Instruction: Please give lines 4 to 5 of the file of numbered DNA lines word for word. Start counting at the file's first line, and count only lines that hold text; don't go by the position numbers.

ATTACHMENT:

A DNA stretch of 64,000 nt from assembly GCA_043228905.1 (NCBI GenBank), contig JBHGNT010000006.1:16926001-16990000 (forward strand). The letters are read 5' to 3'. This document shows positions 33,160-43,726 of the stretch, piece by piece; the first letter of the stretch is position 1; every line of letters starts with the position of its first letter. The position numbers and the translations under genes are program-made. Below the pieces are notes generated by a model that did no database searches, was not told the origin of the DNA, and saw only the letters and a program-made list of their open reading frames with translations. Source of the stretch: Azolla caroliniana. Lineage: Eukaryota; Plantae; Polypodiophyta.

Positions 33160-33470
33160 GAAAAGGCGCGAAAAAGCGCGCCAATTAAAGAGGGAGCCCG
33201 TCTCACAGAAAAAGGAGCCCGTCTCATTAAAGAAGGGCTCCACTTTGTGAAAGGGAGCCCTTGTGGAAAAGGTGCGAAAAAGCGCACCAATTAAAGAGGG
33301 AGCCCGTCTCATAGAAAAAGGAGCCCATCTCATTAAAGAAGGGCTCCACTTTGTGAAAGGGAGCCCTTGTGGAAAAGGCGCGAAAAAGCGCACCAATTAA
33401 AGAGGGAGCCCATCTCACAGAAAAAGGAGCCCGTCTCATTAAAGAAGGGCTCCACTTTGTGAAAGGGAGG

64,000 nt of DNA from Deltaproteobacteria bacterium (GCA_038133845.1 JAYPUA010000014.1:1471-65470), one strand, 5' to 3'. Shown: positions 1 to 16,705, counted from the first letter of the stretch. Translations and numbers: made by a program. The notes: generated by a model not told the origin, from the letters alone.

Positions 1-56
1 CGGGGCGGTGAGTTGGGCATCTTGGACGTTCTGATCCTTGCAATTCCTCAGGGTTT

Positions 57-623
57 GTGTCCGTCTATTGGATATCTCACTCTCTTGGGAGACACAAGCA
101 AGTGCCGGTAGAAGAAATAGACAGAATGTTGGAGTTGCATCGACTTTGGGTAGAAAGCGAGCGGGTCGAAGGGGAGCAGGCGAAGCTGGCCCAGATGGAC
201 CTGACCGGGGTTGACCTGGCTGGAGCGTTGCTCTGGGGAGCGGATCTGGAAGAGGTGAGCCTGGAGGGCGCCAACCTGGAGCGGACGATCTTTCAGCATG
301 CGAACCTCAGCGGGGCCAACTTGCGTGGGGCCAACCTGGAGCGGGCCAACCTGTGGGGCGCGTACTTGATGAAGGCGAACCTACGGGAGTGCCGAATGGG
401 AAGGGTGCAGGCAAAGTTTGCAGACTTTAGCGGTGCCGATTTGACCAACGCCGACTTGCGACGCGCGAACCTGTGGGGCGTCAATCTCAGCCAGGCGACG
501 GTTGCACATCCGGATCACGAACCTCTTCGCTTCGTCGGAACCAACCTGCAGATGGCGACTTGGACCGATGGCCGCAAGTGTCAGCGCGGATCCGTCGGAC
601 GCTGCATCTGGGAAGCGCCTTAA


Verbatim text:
33201 TCTCACAGAAAAAGGAGCCCGTCTCATTAAAGAAGGGCTCCACTTTGTGAAAGGGAGCCCTTGTGGAAAAGGTGCGAAAAAGCGCACCAATTAAAGAGGG
33301 AGCCCGTCTCATAGAAAAAGGAGCCCATCTCATTAAAGAAGGGCTCCACTTTGTGAAAGGGAGCCCTTGTGGAAAAGGCGCGAAAAAGCGCACCAATTAA